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Her Life Historical: Exemplarity and Female Saints Lives in Late Medieval England (review)

Her Life Historical: Exemplarity and Female Saints Lives in Late Medieval England (review) Reviews 463 In its fourth and fi nal section, Clio’s Daughters looks at historical writ- ing in less conventional venues. Isabella Bird’s late-nineteenth-century travel narrative of her journey through the Yangtze Valley becomes “an attempt to write a defi nitive history of . . . Britain’s imperial desire for China, and a record of native resistance to the colonizing impulse of European powers” (215). Alexis Easley looks at how female participants in the architectural re- form movements of the 1830s and the historic preservation movements of the 1890s “provided new sites of agency and infused domestic management with new political and social meanings” (236), thereby bridging the gap be- tween the public (i.e., male) and private (female) spheres. Finally, Nanette Thrush shows how upper-class Victorian women used historical costumes to project images that not only displayed but enhanced their power and in- fl uence. The attempt of Clio’s Daughters to look both at women as historical fi g- ures and as historical writers inevitably creates some confusion. The primary emphasis is on the latter, and it may have been preferable to concentrate on that theme exclusively. Taken as a collection, the essays suffer from some schizophrenia about how aggressively http://www.deepdyve.com/assets/images/DeepDyve-Logo-lg.png Biography University of Hawai'I Press

Her Life Historical: Exemplarity and Female Saints Lives in Late Medieval England (review)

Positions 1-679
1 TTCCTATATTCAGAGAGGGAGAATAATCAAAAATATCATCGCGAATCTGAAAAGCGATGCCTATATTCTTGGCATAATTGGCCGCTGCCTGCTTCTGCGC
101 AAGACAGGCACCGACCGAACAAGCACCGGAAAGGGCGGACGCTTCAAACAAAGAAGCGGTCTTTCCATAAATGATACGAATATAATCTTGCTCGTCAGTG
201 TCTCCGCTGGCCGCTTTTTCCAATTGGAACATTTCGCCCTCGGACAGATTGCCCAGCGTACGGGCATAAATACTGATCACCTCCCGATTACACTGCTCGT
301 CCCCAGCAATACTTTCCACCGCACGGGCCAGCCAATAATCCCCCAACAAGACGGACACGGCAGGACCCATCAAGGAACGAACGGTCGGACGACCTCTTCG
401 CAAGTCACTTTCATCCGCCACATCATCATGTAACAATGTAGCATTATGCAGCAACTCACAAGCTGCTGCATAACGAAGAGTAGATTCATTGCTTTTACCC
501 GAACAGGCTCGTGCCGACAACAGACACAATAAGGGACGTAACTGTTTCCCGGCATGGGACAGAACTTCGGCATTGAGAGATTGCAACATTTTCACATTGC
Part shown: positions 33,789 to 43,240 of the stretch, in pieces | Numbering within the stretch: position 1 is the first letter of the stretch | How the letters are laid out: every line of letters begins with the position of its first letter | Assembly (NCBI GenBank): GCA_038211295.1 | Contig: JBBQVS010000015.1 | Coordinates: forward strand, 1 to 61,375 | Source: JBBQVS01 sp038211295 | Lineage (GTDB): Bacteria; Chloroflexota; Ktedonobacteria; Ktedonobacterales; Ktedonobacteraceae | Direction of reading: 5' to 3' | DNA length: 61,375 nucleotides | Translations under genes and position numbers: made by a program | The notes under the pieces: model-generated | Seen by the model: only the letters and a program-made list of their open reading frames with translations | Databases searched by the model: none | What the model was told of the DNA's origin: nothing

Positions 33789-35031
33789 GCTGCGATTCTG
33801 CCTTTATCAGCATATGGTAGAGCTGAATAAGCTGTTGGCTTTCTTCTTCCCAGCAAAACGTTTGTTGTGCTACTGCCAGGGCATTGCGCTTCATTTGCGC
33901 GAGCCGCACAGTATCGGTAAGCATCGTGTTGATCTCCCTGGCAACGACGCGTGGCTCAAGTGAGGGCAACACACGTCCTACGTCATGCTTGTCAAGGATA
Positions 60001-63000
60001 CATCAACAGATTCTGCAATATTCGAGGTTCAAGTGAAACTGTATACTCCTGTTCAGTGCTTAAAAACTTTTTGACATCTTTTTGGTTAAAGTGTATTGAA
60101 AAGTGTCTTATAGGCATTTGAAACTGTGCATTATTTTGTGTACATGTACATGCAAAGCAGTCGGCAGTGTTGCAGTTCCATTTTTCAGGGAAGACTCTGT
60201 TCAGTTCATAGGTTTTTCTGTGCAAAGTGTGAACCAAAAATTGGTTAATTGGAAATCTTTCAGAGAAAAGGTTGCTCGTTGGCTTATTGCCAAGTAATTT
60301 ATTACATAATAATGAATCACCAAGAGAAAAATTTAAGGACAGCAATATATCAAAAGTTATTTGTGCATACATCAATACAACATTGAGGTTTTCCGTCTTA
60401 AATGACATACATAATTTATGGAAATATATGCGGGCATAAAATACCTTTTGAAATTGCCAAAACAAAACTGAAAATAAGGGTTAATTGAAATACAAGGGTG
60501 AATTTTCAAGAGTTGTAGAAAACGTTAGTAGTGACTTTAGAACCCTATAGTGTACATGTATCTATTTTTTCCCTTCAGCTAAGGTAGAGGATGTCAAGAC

Biography , Volume 31 (3) – Nov 21, 2008

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Publisher
University of Hawai'I Press
Copyright
Copyright © 2008 Biographical Research Center.
ISSN
0162-4962
eISSN
1529-1456

Abstract

Reviews 463 In its fourth and fi nal section, Clio’s Daughters looks at historical writ- ing in less conventional venues. Isabella Bird’s late-nineteenth-century travel narrative of her journey through the Yangtze Valley becomes “an attempt to write a defi nitive history of . . . Britain’s imperial desire for China, and a record of native resistance to the colonizing impulse of European powers” (215). Alexis Easley looks at how female participants in the architectural re- form movements of the 1830s and the historic preservation movements of the 1890s “provided new sites of agency and infused domestic management with new political and social meanings” (236), thereby bridging the gap be- tween the public (i.e., male) and private (female) spheres. Finally, Nanette Thrush shows how upper-class Victorian women used historical costumes to project images that not only displayed but enhanced their power and in- fl uence. The attempt of Clio’s Daughters to look both at women as historical fi g- ures and as historical writers inevitably creates some confusion. The primary emphasis is on the latter, and it may have been preferable to concentrate on that theme exclusively. Taken as a collection, the essays suffer from some schizophrenia about how aggressively

Journal

BiographyUniversity of Hawai'I Press

Published: Nov 21, 2008

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